Ben Carson Says Harriet Tubman Belongs On The $2 Bill, Completely Misses The Point
Oh Ben Carson, how I've missed thee. The primary election has been quite dull without Carson's commentary and all around general presence on the debate circuit of late. Ben Carson is not afraid of voicing his opinion, no matter how different or unique it may be (call him Donald Trump Lite, perhaps). After the U.S. Treasury announced Wednesday that Harriet Tubman will be the new face of the $20 bill, for example, Ben Carson said Harriet Tubman belongs on the $2 bill instead. Why? Because Ben Carson, of course.
On Wednesday, U.S. Treasury Secretary Jack Lew announced that Harriet Tubman would be replacing Andrew Jackson on the $20 bill. Jackson will move to the back of the bill and Tubman will replace him on the front, as the currency's main figure. Initially, there was speculation that Tubman would replace Alexander Hamilton, Founding Father and first Secretary of the Treasury, but concern over removing Hamilton from U.S. currency completely stirred up enough controversy that the decision was stayed — until this week, when the Treasury announced Tubman's new spot.
"What she did to free people on an individual basis and what she did afterward," Lew said. "That is a legacy of what an individual can do in a democracy."
Carson, however seemed to disagree with that statement. According to CNN, Carson told Fox Business Network,
I love Harriet Tubman. I love what she did, but we can find another way to honor her. Maybe a $2 bill.
So what is the problem here? The problem is that there are only so many $2 bills in circulation and not enough $2 bills to properly give Tubman the credit she deserves.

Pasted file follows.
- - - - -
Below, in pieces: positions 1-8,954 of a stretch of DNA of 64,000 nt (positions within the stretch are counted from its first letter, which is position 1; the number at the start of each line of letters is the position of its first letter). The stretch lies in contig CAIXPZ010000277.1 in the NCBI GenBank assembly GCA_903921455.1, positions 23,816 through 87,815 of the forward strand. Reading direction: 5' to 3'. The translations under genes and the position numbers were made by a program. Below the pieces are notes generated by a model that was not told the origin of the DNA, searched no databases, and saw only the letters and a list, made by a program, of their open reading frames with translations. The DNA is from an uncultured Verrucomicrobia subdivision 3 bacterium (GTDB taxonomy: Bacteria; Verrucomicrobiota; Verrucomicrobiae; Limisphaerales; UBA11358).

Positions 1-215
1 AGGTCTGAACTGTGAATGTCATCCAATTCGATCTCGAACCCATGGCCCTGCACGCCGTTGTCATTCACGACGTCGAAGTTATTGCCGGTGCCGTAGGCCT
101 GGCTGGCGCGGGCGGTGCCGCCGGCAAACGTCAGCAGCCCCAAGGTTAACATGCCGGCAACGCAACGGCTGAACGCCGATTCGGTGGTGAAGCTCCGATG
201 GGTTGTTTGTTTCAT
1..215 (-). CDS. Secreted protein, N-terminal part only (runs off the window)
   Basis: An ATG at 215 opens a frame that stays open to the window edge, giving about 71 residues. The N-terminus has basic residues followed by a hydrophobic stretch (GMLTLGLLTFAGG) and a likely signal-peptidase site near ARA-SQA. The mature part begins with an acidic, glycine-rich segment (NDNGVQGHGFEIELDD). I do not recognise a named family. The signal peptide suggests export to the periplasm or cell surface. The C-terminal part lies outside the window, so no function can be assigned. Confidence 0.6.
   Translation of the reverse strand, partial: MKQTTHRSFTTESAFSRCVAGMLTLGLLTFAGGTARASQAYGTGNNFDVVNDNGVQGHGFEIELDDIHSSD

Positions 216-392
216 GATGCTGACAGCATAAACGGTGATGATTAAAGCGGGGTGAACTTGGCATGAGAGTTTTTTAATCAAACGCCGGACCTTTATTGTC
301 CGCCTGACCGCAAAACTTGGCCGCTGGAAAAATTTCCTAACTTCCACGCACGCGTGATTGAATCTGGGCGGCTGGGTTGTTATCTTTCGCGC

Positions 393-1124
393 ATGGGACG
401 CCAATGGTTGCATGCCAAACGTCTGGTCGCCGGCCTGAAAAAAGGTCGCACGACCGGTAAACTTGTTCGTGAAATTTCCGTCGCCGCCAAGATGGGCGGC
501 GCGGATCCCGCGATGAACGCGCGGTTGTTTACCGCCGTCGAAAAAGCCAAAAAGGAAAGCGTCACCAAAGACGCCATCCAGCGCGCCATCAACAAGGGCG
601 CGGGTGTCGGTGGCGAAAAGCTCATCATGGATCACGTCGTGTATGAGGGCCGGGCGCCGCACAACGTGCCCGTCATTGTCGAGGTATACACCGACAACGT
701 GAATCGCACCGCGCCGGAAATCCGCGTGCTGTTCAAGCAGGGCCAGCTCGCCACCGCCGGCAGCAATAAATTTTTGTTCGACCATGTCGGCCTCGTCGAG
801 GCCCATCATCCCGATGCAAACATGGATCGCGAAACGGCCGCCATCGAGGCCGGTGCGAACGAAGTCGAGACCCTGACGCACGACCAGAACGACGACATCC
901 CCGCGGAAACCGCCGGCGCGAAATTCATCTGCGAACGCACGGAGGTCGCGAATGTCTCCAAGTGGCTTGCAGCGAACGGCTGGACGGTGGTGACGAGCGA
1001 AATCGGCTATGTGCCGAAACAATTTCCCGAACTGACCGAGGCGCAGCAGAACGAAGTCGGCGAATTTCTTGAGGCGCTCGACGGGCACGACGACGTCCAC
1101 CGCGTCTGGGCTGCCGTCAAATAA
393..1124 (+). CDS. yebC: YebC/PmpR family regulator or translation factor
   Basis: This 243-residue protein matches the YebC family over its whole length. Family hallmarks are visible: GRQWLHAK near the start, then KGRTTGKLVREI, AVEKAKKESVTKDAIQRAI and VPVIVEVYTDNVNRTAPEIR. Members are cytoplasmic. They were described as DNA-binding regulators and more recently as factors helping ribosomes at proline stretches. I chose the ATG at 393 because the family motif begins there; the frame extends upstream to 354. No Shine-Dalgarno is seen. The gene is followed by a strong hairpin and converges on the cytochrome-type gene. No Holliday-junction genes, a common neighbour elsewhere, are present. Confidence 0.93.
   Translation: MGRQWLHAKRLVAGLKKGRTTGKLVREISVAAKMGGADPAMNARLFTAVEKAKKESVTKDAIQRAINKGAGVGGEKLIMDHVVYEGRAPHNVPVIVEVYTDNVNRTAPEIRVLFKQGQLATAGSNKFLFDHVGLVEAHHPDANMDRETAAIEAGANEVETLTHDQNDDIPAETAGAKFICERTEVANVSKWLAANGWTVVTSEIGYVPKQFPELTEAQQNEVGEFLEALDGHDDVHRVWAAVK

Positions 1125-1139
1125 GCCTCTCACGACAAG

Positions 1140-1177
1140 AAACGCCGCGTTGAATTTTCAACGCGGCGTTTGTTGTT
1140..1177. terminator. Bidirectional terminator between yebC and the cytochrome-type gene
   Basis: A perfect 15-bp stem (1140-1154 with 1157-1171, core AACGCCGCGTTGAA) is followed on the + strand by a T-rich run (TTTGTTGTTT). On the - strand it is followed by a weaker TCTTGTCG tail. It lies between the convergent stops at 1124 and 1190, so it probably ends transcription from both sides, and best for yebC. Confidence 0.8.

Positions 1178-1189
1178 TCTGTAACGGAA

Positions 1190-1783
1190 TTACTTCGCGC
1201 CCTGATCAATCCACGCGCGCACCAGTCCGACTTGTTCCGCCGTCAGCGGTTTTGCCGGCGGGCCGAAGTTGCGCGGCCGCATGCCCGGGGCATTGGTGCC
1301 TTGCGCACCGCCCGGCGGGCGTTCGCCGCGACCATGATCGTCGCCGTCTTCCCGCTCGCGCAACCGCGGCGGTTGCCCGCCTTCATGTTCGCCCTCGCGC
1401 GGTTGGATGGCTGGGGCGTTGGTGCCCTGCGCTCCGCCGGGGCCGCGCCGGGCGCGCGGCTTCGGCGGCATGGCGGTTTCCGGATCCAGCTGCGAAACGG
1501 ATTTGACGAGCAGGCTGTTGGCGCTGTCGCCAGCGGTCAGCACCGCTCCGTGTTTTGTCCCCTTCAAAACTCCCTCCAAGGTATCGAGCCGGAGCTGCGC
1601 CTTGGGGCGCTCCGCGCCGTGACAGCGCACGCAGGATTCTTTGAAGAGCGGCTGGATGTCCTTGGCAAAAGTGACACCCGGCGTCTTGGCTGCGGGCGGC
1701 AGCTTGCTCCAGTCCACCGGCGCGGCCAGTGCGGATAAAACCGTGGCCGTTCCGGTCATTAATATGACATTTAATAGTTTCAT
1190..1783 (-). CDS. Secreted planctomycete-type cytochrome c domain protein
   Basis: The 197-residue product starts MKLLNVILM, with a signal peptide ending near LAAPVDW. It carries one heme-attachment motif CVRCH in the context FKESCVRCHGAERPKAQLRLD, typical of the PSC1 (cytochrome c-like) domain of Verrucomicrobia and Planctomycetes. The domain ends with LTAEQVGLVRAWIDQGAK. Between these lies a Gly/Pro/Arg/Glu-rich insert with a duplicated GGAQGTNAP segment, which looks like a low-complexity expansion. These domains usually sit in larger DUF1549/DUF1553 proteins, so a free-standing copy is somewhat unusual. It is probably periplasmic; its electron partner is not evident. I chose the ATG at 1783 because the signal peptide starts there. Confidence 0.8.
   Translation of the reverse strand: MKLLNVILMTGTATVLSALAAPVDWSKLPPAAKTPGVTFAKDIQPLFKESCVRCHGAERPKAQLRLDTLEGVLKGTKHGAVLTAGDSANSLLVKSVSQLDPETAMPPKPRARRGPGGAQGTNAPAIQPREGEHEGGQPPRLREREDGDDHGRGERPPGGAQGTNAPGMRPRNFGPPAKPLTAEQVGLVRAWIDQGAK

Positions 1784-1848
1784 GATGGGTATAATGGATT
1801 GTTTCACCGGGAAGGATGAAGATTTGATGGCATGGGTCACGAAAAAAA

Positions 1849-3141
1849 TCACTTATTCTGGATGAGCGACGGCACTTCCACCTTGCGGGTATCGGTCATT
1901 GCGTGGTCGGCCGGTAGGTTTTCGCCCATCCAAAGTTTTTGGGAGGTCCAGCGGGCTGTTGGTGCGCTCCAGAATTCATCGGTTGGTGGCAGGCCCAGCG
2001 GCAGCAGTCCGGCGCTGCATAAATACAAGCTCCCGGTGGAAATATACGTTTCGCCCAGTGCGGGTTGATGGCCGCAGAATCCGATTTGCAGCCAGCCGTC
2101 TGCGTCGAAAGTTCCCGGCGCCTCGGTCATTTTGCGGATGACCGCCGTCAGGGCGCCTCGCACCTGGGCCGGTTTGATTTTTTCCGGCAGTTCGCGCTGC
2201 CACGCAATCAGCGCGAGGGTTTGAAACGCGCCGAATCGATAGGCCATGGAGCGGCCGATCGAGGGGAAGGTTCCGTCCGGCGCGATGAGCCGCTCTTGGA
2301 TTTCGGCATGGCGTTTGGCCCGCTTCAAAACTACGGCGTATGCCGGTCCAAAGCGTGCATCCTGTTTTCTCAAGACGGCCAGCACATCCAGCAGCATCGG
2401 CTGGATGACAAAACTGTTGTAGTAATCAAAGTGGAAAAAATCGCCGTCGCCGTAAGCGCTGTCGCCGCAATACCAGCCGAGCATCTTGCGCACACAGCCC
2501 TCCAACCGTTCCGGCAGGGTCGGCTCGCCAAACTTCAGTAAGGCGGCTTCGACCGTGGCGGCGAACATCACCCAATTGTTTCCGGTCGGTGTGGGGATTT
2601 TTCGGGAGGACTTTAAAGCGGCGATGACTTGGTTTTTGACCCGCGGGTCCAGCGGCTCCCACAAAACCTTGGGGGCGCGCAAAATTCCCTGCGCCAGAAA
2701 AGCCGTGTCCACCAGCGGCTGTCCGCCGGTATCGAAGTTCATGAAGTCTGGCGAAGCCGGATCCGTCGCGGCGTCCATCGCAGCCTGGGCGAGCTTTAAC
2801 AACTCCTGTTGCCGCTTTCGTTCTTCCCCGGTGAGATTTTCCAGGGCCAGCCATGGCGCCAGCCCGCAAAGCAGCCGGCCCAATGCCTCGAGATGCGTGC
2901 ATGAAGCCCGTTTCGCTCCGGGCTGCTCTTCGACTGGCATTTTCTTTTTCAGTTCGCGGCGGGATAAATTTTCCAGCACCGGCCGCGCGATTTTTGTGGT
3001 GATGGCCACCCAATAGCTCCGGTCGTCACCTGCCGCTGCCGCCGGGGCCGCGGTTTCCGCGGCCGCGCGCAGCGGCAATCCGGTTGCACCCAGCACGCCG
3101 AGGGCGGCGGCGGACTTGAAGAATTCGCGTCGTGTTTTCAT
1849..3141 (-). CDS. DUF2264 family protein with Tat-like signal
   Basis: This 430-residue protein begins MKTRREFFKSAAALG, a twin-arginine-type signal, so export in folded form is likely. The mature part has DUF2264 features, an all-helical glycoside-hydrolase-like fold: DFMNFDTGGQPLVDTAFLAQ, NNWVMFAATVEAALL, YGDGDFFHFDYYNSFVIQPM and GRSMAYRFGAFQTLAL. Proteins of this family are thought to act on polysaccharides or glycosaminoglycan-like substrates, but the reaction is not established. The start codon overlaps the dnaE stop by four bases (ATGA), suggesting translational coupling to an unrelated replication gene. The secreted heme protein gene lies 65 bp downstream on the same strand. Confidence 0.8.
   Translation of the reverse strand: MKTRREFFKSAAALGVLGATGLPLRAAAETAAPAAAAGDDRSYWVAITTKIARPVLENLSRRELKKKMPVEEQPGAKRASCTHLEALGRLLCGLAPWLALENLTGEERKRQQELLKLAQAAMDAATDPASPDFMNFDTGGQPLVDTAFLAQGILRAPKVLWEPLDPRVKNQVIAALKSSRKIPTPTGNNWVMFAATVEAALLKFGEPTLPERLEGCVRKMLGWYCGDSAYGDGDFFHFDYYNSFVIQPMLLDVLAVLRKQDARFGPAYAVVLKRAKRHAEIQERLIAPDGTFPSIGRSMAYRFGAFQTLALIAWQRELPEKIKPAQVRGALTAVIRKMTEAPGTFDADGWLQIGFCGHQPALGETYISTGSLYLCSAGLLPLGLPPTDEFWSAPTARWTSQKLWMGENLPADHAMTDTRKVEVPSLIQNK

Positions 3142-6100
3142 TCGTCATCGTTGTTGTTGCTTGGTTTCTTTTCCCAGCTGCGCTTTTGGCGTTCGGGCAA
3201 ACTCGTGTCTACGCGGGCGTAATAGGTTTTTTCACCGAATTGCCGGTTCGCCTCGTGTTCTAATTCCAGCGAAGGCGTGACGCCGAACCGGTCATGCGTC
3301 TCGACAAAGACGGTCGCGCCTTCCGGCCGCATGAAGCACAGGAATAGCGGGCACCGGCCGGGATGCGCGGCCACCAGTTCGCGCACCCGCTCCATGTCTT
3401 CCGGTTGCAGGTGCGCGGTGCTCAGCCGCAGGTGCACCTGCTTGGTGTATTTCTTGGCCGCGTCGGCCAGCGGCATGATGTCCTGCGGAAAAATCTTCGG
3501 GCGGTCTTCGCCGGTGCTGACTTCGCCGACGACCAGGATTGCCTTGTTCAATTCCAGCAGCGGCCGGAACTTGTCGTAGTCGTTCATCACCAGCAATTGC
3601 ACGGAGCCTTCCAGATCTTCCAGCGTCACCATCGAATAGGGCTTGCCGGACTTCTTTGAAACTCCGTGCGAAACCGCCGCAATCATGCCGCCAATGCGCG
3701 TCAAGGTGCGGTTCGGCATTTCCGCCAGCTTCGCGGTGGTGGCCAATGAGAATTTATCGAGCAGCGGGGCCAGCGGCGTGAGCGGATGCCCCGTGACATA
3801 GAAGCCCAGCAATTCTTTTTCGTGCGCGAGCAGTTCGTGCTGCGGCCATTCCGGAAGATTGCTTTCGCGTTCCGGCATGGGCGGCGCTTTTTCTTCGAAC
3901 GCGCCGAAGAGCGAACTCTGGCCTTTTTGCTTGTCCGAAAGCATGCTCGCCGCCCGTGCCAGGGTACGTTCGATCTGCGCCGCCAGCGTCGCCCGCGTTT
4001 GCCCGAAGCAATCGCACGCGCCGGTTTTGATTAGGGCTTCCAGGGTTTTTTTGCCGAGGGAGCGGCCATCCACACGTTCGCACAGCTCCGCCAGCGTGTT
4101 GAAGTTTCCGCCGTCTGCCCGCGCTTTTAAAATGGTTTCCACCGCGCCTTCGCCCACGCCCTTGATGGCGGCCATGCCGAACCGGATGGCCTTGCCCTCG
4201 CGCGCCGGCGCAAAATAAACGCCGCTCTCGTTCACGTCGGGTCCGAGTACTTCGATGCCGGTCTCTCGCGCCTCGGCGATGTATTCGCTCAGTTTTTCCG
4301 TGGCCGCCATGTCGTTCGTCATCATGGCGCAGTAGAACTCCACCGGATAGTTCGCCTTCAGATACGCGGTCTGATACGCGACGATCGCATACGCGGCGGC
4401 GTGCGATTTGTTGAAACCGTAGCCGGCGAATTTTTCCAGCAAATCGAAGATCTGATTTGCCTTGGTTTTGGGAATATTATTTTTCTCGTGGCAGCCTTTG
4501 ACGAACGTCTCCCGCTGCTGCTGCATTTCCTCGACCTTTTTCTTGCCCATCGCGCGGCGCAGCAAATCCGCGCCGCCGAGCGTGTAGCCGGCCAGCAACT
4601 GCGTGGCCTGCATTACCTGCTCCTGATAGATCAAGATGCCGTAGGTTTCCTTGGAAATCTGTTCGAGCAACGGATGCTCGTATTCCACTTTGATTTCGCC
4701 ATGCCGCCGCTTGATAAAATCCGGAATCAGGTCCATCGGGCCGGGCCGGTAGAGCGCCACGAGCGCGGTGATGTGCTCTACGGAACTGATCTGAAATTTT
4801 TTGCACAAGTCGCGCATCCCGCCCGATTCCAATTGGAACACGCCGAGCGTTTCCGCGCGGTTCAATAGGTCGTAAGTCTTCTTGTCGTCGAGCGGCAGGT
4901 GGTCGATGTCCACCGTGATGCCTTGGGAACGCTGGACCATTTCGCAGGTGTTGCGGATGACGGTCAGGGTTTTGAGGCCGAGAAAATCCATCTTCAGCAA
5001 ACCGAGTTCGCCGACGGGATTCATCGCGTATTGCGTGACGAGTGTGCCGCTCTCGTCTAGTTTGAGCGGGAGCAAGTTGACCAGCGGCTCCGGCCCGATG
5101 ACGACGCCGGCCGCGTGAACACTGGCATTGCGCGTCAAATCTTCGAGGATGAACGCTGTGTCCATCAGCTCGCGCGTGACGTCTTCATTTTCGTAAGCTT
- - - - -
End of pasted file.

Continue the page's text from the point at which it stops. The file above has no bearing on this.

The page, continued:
According to marketplace.org, there are roughly 1.2 billion $2 bills in circulation and they are still being printed. While that may seem like a lot, there is approximately $1.2 trillion in bills and coins currently in circulation in the United States right now and that makes .001% of them $2 bills.
While $2 bills are still being used to this day, these numbers make them pretty hard to show up in your wallet during your weekly trip to Trader Joes. And while putting Tubman on the $2 bill could be a solution, if a woman is going to be on U.S. paper currency for the first time in more than 100 years, I want it to be a bill I can see every day.
"Andrew Jackson...was a tremendous president," Carson said in his appearance on Fox Business Network. "I mean, Andrew Jackson was the last president who actually balanced the federal budget, where we had no national debt."
While Carson has a point, I don't see the U.S.Treasury changing their minds any time soon after making their announcement, especially given how controversial Jackson was to so many. If nothing else, at least Carson can rejoice in the fact that President Jackson will still be on the back of the $20 bill.